The Commonwealth Memorial Gates, located at the top of Constitution Hill in Central London, were inaugurated by Her Majesty The Queen on 6 November 2002. The Memorial Gates are dedicated to the people of the Indian subcontinent, Africa and the Caribbean who served in the Armed Forces during the two World Wars, in London, UK. Significantly, the contribution made by Nepal is also acknowledged. The names of all Commonwealth VCs, including the Gurkha VCs, are also engraved under the roof of the Cupola. The notice on the gates read, “These Gates have been erected as a lasting memorial to honour the five million men and women from the Indian subcontinent, Africa and the Caribbean who volunteered to serve with the Armed Forces during the First and Second World Wars. They also celebrate the contribution that these men and women and their descendants, members of the Commonwealth family, continue to make to the rich diversity of British society”.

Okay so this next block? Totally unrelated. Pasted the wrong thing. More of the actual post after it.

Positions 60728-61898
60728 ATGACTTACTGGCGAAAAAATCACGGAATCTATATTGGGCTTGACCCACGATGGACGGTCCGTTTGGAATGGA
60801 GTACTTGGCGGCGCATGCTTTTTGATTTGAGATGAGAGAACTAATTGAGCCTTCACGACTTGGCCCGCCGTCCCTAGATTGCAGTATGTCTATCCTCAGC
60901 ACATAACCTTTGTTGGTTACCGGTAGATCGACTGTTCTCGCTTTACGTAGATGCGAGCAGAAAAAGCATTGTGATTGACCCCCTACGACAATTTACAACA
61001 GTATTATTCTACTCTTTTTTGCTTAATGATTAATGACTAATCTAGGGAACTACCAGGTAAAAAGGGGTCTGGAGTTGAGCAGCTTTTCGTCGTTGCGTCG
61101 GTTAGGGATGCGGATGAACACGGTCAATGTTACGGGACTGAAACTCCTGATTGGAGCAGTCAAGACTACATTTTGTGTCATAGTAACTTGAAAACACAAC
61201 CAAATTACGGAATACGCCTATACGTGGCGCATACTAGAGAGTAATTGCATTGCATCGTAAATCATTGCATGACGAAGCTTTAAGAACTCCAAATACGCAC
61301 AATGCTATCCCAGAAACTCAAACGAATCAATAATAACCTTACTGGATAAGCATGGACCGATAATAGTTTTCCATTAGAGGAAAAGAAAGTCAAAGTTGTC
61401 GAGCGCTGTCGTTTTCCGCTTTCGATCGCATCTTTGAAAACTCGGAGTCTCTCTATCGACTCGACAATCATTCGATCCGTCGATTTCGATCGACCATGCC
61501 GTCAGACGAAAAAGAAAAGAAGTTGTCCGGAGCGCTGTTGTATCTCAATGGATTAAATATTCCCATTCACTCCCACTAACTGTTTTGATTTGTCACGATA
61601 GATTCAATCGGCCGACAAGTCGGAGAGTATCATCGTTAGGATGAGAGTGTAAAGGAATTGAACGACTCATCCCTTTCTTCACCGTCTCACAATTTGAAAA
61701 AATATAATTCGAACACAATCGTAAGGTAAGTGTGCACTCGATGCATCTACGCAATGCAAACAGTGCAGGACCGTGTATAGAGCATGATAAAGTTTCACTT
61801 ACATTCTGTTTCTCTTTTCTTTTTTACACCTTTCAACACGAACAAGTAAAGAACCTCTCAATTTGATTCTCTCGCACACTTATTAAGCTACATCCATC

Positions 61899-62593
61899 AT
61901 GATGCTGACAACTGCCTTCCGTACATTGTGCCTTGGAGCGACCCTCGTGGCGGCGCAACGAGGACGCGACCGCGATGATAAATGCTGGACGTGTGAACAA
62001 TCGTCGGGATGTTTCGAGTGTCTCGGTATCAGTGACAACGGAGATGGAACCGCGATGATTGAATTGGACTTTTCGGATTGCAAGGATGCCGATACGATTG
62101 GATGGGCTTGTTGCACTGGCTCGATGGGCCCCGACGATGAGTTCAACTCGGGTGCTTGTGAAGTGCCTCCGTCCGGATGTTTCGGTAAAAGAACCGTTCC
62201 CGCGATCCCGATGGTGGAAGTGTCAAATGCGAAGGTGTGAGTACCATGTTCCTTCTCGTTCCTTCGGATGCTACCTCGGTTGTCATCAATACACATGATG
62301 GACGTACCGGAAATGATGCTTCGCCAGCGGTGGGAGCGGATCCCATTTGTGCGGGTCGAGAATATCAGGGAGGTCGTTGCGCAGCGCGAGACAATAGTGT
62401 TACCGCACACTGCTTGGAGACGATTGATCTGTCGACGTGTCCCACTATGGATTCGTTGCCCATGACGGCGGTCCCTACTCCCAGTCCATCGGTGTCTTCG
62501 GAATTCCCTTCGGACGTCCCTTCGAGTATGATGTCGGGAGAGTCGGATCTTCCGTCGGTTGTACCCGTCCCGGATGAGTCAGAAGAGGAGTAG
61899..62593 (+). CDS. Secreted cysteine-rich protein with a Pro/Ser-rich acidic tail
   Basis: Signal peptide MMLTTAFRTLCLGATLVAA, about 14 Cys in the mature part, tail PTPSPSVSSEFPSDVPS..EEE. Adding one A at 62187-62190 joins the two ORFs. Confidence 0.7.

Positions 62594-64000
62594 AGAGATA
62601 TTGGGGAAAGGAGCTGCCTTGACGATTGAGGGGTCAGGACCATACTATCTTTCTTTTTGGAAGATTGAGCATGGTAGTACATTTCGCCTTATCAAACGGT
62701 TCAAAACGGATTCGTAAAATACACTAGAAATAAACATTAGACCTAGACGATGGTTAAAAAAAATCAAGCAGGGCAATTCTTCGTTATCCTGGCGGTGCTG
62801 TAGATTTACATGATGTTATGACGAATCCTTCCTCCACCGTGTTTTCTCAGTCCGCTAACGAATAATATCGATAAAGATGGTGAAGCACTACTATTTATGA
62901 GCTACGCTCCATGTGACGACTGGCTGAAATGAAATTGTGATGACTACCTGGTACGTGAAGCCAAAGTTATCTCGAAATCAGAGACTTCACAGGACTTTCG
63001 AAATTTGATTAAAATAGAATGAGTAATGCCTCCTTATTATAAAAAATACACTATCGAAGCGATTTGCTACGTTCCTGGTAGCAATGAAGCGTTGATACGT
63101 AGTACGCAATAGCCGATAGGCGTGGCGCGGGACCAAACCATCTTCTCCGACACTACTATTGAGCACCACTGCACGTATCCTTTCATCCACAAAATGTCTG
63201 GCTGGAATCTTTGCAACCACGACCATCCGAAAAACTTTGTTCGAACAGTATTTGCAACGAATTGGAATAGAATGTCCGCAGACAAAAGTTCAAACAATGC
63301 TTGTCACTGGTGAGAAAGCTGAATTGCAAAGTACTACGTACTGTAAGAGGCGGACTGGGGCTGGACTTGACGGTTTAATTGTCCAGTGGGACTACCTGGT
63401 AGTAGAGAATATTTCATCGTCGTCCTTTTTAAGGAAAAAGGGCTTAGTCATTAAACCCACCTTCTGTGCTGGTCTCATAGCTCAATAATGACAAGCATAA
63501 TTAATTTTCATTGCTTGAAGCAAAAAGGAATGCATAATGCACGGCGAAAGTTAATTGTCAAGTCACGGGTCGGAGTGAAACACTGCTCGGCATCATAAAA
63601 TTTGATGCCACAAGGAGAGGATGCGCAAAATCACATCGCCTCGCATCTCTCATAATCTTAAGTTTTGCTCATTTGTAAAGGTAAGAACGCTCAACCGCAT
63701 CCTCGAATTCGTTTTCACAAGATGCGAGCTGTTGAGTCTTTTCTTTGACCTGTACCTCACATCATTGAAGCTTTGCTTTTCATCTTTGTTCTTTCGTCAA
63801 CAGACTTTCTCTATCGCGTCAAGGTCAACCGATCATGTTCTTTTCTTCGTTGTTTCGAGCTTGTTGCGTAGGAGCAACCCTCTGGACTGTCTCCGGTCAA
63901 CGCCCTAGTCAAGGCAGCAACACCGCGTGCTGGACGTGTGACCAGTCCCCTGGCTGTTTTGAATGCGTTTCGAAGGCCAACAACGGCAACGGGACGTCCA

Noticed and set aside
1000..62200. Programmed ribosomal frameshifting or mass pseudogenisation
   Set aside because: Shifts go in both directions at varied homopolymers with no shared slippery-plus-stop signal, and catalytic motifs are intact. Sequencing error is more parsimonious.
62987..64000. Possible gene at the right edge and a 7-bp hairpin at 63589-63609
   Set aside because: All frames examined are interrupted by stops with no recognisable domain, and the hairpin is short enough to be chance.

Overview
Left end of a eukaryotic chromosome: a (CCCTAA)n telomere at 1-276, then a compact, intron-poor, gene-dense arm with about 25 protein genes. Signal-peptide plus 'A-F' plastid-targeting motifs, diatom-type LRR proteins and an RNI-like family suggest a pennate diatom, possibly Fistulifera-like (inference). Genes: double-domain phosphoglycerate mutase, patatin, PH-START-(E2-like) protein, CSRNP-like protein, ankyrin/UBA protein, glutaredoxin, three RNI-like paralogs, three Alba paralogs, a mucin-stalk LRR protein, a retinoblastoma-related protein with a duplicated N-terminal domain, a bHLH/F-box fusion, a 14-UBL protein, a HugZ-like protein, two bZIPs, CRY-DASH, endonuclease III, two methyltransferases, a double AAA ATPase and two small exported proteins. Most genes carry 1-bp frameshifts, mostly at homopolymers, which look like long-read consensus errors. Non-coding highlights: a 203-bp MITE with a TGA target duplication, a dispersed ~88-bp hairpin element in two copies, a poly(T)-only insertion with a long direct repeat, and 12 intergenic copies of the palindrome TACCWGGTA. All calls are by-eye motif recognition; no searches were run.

Images:courtesy of Defense imagery
His Excellency Dr Suresh Chandra Chalise, the outgoing Nepalese Ambassador to the United Kingdom was dined out at a Brigade of Gurkha’s Curry Lunch held at 101 Logistic Brigade Mess at St Omer Barracks, Aldershot on 21 Feb 14. Dr Chalise was accompanied by the Nepalese Military Attache, Colonel Bishwanath Ghimire and the Deputy Chief of Mission, Mr Tej Bahadur Chhetri. Senior representatives from Gurkha Units, including the Hindu and Buddhist Religious Teachers, were also present.
Colonel Brigade of Gurkhas, Colonel James Robinson, highlighted the significance of the historical relationship between Great Britain and Nepal in the context of the Brigade of Gurkhas and acknowledged the important contribution the Nepalese Embassy has made to support the settlement and integration of ex-Gurkha communities in the United Kingdom. Dr Chalise, in return, thanked the Brigade of Gurkhas and highlighted its importance in underpinning the unique relationship, built on trust and friendship, between the two countries.
Dr Chalise has been the Nepalese Ambassador to the Court of St James since January 2010 and is due to depart for Nepal with his family in early March 2014.